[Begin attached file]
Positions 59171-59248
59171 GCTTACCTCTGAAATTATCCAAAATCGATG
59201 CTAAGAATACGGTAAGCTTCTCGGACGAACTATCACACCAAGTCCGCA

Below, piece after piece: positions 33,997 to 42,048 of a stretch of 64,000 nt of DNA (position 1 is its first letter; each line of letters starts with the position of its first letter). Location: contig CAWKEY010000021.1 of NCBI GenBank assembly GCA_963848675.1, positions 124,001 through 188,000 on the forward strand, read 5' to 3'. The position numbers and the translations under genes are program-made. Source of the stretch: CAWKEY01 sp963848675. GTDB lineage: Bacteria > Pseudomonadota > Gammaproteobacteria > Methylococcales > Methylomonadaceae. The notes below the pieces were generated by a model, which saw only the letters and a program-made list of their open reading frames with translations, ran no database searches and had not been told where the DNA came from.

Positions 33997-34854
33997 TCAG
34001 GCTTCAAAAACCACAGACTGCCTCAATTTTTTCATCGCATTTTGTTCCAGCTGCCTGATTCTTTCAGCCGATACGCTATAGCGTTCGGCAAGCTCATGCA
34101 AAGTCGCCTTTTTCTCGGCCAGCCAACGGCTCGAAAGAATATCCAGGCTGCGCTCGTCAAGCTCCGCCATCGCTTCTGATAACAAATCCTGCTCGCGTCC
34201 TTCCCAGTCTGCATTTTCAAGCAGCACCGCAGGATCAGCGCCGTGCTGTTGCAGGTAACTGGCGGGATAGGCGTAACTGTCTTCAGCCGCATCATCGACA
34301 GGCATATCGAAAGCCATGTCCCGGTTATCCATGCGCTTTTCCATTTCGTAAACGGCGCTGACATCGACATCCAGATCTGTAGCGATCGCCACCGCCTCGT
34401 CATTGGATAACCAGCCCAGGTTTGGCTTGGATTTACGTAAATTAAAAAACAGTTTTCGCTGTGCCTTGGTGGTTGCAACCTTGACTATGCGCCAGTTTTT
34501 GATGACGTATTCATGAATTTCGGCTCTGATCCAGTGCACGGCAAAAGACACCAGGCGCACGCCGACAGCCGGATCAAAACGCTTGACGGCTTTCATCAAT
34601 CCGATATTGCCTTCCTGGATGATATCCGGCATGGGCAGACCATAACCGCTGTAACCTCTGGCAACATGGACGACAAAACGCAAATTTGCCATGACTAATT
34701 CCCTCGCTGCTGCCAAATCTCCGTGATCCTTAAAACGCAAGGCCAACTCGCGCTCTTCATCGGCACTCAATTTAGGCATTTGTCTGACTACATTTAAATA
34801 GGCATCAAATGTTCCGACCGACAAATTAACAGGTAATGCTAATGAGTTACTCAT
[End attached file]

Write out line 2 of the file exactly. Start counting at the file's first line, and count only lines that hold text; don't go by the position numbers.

59171 GCTTACCTCTGAAATTATCCAAAATCGATG